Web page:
Kept In

Read: John 17:9-13

Keep them in your name. (v. 10)

Once each month I pray with our ministry’s global leaders. I am struck by the contrast of their prayers with mine. So many of my prayers ask God to solve a personal challenge or health condition in my or someone’s life. Of course, God cares about these things. But despite having many physical and personal challenges, the prayers of our global leaders nearly always focus on God’s Word and mission being accomplished, no matter the challenge.

This is the essence of Jesus’ prayer for the disciples. His first request is “keep them in your name” (v. 10). To be “kept in the name” of the Father is to be intimately aligned with his character and mission, to be known as his possession and live in his likeness. Earlier that night Jesus instructed them to “abide in me, and I in you” (John 15:4). The disciples’ abiding and the Father’s keeping reveal Jesus’ desire that we experience the same closeness with the Father that he enjoyed from all eternity.

He makes this his prayer because of the fruit produced from our abiding and the Father’s keeping. One fruit is that disciples will have unity: “that they may be one, even as we are one” (17:11). Another fruit is joy: “that they may have my joy” (v. 13). What kind of joy does Jesus have? A joy that perseveres through whatever challenge comes: “who for the joy that was set before him endured the cross” (Heb. 12:2). Oh, to have persevering joy like Jesus! —Jon Opgenorth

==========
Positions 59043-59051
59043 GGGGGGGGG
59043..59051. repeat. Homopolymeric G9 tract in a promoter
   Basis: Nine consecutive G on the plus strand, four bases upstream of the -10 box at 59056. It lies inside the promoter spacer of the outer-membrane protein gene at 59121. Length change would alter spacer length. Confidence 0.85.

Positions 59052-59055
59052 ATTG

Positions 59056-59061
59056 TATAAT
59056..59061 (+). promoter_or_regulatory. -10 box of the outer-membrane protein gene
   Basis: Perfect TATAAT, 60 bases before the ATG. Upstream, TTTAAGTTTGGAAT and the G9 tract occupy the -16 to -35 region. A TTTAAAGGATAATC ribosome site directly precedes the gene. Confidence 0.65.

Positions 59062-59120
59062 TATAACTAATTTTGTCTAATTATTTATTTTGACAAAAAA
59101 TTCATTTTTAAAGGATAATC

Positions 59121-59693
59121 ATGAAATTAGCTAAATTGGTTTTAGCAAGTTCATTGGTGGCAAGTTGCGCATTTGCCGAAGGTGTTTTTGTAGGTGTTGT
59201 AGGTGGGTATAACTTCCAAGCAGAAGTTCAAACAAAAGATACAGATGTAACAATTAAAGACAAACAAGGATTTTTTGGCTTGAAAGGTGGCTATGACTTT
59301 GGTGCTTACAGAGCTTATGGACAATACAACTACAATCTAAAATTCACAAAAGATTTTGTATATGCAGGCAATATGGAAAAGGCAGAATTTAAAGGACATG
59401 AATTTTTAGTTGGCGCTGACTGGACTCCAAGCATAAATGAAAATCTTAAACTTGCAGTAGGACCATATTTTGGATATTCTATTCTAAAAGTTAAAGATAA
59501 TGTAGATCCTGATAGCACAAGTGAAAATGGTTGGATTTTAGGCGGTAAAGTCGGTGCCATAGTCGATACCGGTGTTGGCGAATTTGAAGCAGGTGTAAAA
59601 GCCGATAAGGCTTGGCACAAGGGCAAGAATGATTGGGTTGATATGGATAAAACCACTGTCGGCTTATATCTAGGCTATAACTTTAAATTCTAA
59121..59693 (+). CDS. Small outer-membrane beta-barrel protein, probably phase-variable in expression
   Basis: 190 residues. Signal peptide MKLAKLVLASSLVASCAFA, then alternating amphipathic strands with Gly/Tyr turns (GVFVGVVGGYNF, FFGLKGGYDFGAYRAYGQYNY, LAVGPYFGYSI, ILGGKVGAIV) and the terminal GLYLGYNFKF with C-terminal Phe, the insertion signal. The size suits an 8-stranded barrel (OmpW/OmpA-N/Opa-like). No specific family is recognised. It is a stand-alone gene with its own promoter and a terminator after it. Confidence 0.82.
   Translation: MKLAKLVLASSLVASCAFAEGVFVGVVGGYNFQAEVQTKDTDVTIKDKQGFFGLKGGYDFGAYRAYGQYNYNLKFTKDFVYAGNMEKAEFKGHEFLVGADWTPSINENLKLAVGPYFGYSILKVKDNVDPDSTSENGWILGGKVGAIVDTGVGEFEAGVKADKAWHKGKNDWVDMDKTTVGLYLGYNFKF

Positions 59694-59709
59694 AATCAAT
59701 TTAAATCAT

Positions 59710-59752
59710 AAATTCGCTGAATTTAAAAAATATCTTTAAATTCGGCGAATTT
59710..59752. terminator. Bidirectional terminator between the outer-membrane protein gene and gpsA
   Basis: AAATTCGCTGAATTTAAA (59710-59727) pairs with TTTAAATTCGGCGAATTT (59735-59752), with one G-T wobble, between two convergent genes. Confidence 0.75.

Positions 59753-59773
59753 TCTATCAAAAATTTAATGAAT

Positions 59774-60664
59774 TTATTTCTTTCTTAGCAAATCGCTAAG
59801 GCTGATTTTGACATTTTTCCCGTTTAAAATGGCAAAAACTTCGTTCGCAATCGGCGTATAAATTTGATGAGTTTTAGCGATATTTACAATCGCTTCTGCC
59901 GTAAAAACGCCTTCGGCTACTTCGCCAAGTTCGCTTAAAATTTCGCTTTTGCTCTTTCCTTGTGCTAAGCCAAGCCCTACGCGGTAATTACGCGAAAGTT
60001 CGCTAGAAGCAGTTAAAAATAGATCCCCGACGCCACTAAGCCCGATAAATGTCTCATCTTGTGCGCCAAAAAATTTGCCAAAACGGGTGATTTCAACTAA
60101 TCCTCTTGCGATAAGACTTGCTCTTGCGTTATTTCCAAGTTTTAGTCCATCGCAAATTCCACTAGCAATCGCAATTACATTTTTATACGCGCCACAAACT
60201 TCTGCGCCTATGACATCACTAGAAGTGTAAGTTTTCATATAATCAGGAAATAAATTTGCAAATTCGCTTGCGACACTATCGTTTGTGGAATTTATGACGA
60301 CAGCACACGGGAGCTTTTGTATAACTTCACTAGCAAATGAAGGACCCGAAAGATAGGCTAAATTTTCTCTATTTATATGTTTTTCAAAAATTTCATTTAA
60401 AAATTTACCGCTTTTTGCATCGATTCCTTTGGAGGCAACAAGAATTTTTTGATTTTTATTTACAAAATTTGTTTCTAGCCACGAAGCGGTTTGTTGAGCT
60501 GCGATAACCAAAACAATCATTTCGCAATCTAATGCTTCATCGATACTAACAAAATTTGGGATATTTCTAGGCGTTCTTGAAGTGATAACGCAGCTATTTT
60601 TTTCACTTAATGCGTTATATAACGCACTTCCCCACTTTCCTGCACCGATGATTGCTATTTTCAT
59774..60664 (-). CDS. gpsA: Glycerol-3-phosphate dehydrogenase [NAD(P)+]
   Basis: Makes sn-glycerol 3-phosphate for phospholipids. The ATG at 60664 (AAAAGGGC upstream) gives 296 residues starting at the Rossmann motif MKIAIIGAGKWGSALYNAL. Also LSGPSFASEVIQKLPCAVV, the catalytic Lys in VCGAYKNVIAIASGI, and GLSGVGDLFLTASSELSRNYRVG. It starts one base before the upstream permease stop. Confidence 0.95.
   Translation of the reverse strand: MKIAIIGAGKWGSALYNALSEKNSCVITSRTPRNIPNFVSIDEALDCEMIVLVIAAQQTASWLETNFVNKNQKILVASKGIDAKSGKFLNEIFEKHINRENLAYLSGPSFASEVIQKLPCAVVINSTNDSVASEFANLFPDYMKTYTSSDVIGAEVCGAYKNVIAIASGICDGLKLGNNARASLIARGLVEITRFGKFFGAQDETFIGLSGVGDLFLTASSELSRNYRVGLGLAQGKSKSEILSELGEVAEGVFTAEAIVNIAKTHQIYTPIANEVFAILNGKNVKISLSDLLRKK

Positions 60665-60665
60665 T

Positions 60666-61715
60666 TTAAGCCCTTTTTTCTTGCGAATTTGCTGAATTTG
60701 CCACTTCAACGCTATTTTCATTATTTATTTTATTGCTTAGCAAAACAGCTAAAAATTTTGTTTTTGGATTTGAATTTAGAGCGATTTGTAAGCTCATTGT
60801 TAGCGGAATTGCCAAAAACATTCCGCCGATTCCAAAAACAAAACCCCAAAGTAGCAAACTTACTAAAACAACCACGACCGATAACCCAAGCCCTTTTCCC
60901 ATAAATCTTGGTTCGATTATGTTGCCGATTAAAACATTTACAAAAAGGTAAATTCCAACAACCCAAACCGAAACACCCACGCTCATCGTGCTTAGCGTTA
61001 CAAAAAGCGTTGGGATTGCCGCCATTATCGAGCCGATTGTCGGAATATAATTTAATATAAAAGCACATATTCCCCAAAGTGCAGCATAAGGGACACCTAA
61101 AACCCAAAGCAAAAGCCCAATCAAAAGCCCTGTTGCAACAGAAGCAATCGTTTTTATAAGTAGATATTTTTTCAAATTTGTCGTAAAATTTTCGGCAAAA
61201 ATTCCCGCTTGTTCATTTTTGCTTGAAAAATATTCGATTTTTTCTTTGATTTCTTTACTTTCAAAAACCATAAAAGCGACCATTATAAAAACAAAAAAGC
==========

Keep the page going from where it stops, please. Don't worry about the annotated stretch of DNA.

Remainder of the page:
As you pray, ask God to keep you in his name.

About the Author

Jon Opgenorth

Rev. Jon Opgenorth serves as president of Words of Hope. Previously, he served for 18 years as senior pastor at Trinity Reformed Church in Orange City, Iowa. In preparation for ministry, he received a BA in Religion from Northwestern College, and an MDiv from Fuller Theological Seminary.

This entry is part 3 of 7 in the series Jesus' Last Prayer